May 20, 2000
A man apparently committed suicide Friday afternoon when he dived into a wood chipper at a Glendale apartment complex. "He took his wallet out of his pants pocket, and then, just like you would dive into a swimming pool, he dove into it," Glendale police spokesman Matt Brown said. The death happened shortly before 2 p.m. at the Newport Landings apartment complex in the 5200 block of West Thunderbird Road. The 44-year-old man watched landscapers use the machinery to shred 8-inch-thick tree limbs before he dived in, Brown said. (Azcentral.Com, donated by Brian)
May 21, 2000
Zahida Perveen's head is shrouded in a white cotton veil, which she self-consciously tightens every few moments. But when she reaches down to pick up her baby daughter, the veil falls away to reveal the face of one of Pakistan's most horrific social ills, broadly known as "honor" crimes. Perveen's eyes are empty sockets of unseeing flesh, her earlobes have been sliced off, and her nose is a gaping, reddened stump of bone. Sixteen months ago, her husband, in a fit of rage over her alleged affair with a brother-in-law, bound her hands and feet and slashed her with a razor and knife. She was three months' pregnant at the time. "He came home from the mosque and accused me of having a bad character," the tiny, 32-year-old woman murmured as she awaited a court hearing last month. "I told him it was not true, but he didn't believe me. He caught me and tied me up, and then he started cutting my face. He never said a word except, 'This is your last night.'" Perveen's disfigurement is extreme, but her case is standard in its basic elements. Thousands of Pakistani women and girls are stabbed, burned or maimed every year by husbands, fathers or brothers who believe they have brought them dishonor by being unfaithful, seeking a divorce, eloping with a boyfriend or refusing to marry a man chosen by the family. If a victim dies, the crime becomes an "honor killing," a term that has come to symbolize the cruel irony of a conservative Islamic society that purports to shelter women, yet often condones savage violence against them in the name of male and family honor. (The Washington Post, donated by Neil Langdon Inglis)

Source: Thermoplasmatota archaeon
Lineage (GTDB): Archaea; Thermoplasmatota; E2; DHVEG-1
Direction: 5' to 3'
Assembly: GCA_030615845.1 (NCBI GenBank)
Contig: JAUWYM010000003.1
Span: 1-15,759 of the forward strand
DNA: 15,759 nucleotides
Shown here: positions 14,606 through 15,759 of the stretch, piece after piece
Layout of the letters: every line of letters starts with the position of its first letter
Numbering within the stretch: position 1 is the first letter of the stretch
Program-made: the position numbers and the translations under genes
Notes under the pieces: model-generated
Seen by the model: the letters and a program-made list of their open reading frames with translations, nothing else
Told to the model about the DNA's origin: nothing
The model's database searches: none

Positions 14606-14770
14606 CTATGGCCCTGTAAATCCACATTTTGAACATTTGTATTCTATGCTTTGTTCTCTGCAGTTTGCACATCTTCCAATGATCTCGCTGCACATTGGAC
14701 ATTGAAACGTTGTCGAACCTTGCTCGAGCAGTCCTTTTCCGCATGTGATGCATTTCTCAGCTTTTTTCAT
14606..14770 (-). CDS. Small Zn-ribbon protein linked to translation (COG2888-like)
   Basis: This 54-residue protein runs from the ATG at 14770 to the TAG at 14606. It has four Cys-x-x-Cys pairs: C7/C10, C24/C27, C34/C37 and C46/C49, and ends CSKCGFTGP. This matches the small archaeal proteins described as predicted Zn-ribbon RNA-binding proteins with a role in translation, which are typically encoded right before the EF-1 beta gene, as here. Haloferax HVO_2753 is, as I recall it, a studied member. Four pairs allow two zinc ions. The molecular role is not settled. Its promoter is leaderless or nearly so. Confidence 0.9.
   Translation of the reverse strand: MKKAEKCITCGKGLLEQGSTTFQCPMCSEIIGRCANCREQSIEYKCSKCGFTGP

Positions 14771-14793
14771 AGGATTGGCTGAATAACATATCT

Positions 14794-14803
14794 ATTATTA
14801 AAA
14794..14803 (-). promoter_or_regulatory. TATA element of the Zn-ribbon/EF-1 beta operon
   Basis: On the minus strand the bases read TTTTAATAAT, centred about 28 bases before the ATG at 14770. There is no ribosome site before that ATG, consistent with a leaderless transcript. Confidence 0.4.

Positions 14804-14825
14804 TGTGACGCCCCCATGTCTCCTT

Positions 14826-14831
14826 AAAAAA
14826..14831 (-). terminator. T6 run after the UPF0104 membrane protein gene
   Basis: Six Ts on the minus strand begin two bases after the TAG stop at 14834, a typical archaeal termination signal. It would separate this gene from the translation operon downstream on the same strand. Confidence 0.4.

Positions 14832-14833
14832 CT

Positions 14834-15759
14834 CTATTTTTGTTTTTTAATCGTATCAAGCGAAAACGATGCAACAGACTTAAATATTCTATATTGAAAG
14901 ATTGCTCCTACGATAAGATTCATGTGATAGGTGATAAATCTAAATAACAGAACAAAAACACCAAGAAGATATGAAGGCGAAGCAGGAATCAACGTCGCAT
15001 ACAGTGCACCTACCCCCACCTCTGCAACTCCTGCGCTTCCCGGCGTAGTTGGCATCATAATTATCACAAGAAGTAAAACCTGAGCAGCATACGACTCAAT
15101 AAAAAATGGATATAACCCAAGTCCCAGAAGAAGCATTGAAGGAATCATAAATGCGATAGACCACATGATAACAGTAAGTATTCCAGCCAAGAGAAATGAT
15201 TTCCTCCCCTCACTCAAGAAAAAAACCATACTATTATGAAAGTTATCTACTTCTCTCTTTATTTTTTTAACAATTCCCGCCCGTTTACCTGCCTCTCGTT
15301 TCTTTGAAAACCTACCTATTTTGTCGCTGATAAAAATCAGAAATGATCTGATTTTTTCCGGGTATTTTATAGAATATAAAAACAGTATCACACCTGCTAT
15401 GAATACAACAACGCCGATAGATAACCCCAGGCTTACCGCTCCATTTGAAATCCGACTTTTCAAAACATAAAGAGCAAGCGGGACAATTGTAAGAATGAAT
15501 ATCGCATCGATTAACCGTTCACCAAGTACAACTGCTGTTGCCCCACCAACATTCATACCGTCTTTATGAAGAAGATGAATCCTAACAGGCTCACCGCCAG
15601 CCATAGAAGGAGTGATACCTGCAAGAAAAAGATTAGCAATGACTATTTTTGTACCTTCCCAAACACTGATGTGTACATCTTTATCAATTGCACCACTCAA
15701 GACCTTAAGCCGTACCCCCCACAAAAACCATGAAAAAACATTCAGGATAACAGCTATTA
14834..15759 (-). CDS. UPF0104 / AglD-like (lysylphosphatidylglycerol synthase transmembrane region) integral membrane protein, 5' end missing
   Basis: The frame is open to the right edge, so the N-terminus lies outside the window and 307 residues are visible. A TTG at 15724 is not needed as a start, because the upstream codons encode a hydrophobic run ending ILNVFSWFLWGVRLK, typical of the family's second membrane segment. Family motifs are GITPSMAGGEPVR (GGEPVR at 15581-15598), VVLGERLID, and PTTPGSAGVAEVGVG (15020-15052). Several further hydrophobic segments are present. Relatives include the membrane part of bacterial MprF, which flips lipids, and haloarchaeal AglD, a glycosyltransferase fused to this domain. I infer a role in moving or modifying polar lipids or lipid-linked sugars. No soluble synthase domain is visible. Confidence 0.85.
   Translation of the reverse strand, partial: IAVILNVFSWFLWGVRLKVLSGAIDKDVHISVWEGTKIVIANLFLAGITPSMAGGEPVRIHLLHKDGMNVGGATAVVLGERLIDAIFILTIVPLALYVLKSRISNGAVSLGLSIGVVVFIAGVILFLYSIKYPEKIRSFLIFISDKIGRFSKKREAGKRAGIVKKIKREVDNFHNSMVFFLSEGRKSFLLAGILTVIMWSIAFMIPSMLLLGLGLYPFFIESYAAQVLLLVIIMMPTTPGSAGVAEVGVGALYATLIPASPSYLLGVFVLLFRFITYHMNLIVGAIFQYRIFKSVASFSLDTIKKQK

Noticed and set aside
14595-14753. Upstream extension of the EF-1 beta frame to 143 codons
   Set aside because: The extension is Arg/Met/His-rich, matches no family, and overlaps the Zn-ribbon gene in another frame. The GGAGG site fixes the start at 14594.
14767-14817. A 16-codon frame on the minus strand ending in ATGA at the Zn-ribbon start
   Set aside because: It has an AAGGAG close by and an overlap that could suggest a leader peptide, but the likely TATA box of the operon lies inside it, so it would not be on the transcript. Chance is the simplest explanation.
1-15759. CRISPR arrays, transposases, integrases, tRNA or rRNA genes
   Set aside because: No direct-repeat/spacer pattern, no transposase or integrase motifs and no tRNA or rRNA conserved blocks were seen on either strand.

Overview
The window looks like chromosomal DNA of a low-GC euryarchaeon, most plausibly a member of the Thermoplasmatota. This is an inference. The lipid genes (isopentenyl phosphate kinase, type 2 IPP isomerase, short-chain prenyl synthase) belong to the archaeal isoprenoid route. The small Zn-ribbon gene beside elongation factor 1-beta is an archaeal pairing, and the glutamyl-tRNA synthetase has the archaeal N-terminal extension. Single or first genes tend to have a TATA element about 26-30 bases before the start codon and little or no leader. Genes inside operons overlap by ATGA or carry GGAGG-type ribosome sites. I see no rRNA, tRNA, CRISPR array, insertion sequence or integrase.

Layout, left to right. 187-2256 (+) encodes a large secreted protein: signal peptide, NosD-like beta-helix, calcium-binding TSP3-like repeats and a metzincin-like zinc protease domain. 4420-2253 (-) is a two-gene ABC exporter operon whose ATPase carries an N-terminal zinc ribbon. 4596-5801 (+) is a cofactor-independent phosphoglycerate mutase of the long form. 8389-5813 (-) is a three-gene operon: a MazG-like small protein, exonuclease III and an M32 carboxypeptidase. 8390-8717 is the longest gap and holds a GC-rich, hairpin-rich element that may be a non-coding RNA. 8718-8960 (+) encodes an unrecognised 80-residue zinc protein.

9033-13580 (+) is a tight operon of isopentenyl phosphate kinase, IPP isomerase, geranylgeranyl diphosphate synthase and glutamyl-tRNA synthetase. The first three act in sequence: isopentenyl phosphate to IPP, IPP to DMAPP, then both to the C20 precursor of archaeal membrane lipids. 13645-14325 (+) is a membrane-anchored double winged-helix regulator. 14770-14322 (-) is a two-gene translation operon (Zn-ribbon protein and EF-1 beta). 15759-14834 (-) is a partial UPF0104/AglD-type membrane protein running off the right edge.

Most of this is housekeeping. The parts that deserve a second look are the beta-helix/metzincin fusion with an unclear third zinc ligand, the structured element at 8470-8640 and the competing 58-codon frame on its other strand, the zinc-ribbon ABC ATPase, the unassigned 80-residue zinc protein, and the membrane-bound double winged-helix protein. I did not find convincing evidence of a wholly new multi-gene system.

May 22, 2000
Englishman George Joseph Smith became known as the "Brides in the Bath" murderer for his habit of drowning his wives in the tub in order to collect on their life insurance. Smith vehemently proclaimed his innocence, leaping up during his trial and shouting, "I am not a murderer, though I may be a bit peculiar!" The jury didn't buy it, at least the first part. He was hanged on Friday, August 13, 1915. (The A To Z Encyclopedia Of Serial Killers)
Reader George Wagner adds: "As you probably already know, the "Brides in the Bath" case was personally solved by Sir Arthur Conan Doyle, at his Sherlock Holmes best. He'd collected newsclippings of a number of "accidental" bathtub drownings across England, over several years, eventually realizing that there was a connection between them."
May 23, 2000